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Ottawa Unveils Pathway to Permanent Residency for Ukrainians Who Have Fled to Canada

July 16, 2023 8:03 AM | The Canadian Press

By Sammy Hudes, The Canadian Press

Ukraine Flag

The flag of Ukraine is seen beside the Peace Tower in Ottawa, on Tuesday, March 15, 2022. (THE CANADIAN PRESS/Justin Tang)

A long-awaited program to help Ukrainians fleeing violence at home seek permanent residency in Canada will officially launch this fall, the federal government announced Saturday as advocates continued to raise questions about what exactly would be expected of those who want to take part.

Immigration Minister Sean Fraser issued a news release outlining some details of the initiative Ukrainians have been seeking for months.

He said Ukrainians who have fled Russia’s illegal invasion of their home country and want to stay in Canada will be able to apply for permanent residency as of Oct. 23, as long as they have temporary resident status and at least one family member in Canada. Qualifying relatives include spouses, common-law partners, parents, grandparents, siblings and children or grandchildren of a Canadian citizen or permanent resident.

“As we continue to witness the devastating impact of (Russian President Vladimir) Putin’s illegal invasion, we stand resolute in our condemnation of this senseless violence,” Fraser said in the statement.

“We continue to extend unwavering support and a lifeline to families separated by this conflict, including through this family reunification pathway that will help Ukrainian families stay together as they rebuild their lives in their new communities in Canada.”

The announcement came the same day a program offering temporary emergency visas to Ukrainians fleeing Russian aggression formally closed, though Ukrainians and their family members can still apply for a temporary resident visa to come to Canada under pre-existing immigration measures.

Ottawa said it would continue to process overseas emergency visa applications received before the July 15 deadline free of charge. Fraser had extended the program in March as the war stretched into its second year.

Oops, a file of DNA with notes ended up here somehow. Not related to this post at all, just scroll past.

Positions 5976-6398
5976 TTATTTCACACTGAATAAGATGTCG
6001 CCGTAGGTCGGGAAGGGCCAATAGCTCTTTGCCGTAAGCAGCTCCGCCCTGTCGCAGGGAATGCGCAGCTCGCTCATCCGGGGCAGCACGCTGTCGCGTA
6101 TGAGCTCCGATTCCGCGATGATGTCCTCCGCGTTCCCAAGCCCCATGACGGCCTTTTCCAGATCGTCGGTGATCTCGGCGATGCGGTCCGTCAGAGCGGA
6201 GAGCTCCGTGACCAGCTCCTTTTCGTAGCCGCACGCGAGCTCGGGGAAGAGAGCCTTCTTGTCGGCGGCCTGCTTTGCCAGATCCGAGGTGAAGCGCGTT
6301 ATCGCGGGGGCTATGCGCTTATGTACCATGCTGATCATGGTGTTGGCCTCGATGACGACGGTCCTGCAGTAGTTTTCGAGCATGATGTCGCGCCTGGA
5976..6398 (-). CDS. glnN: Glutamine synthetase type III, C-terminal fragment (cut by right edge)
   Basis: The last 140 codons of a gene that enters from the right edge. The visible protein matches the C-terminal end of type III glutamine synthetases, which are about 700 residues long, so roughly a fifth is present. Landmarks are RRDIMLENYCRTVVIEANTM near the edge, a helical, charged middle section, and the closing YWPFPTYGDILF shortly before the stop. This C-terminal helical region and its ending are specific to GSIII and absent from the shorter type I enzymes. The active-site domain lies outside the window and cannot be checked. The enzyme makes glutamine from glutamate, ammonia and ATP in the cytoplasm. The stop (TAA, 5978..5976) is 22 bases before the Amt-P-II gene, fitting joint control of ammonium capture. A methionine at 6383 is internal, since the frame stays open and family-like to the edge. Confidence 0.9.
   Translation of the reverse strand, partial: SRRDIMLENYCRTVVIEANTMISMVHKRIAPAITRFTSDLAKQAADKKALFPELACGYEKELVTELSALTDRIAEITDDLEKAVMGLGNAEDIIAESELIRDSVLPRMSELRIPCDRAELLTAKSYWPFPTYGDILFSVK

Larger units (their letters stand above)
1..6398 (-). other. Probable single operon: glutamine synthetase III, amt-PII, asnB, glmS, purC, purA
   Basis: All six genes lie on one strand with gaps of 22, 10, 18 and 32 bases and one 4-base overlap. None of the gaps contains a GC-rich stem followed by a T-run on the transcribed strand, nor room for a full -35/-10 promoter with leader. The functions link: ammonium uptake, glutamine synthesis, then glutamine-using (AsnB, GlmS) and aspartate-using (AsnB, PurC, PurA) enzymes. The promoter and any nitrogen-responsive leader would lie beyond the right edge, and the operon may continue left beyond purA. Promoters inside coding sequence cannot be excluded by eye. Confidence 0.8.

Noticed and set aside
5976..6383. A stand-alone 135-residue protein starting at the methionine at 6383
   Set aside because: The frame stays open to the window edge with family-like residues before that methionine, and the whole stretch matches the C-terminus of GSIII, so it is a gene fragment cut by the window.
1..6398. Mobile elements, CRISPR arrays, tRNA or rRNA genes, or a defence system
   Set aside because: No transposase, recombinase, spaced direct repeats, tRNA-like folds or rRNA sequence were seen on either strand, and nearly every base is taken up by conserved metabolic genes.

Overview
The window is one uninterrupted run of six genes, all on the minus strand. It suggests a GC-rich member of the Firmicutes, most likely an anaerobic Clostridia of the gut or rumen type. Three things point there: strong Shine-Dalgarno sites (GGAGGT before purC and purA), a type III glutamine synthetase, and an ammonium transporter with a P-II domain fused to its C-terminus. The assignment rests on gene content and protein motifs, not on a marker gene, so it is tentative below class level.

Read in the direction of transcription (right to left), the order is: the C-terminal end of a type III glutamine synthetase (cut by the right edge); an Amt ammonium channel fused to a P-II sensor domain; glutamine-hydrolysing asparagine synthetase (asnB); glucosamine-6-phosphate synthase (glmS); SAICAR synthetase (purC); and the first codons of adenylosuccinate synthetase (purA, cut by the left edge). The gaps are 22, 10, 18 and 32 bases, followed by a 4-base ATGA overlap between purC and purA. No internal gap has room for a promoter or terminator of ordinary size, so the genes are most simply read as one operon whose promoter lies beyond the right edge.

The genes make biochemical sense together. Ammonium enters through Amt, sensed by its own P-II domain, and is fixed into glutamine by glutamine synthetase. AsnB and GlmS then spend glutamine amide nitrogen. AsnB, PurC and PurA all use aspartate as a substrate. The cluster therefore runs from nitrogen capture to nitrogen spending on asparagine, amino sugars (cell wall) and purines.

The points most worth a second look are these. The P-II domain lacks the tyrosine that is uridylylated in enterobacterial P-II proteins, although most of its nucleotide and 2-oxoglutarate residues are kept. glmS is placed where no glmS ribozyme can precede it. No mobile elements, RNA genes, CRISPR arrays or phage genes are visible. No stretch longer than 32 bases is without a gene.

Anyone holding such a visa will have until March 31, 2024 to travel to Canada under the special measures. Emergency visa holders already in Canada will have until that same date to extend or adjust their temporary status, free of charge.

The emergency visa was available to an unlimited number of Ukrainians, allowing them to work and study in Canada for three years as temporary residents rather than refugees.

More than 1.1 million people have applied and at least 800,000 visas have been approved as of July 1, though only about 166,000 Ukrainians, or 21 per cent of the visa holders, have actually come to Canada.

Families eligible for Ottawa’s new pathway to permanent residency will have until Oct. 22, 2024 to submit an application.

Ukrainian Canadian Congress executive director Ihor Michalchyshyn said there are many details yet to be released on the pathway and its eligibility requirements. He said he wrote to the Immigration Department on Saturday morning seeking clarity.

“There’s lots of questions for the Ukrainian population who are looking at these programs,” Michalchyshyn said.

“We were waiting for a family reunification pathway for a long time, so happy that there’s some movement on it. It just seems like they’ve decided there will be such a thing, but how it will work is to be determined.”

The Immigration Department said more detailed information, including how to submit an application, will be made available closer to the launch of the program this fall.

It added the pathway will not affect the number of spaces available through the Parents and Grandparents Program, which allows Canadian citizens and permanent residents to sponsor their parents and grandparents to immigrate to Canada. Ukrainians accepted under the new pathway will come in addition to any family members who move to Canada through the existing program.

The United Nations Refugee Agency estimates more than 6.3 million refugees have fled Ukraine, and more than five million are believed to be displaced within Ukraine itself.

Michalchyshyn said the uncertainty surrounding long-term residency has added to the struggle that Ukrainians fleeing the war continue to face.

“War has thrown them into this situation where they’re not sure of how long they’re going to be away from home and how long they’ll be in Canada and what the next steps are,” he said.

“Canadians … have been very welcoming, very generous, given the circumstances, and we hope that will continue. We know that’s been invaluable for people to make quick transitions out of a war zone.”

CP - The Canadian Press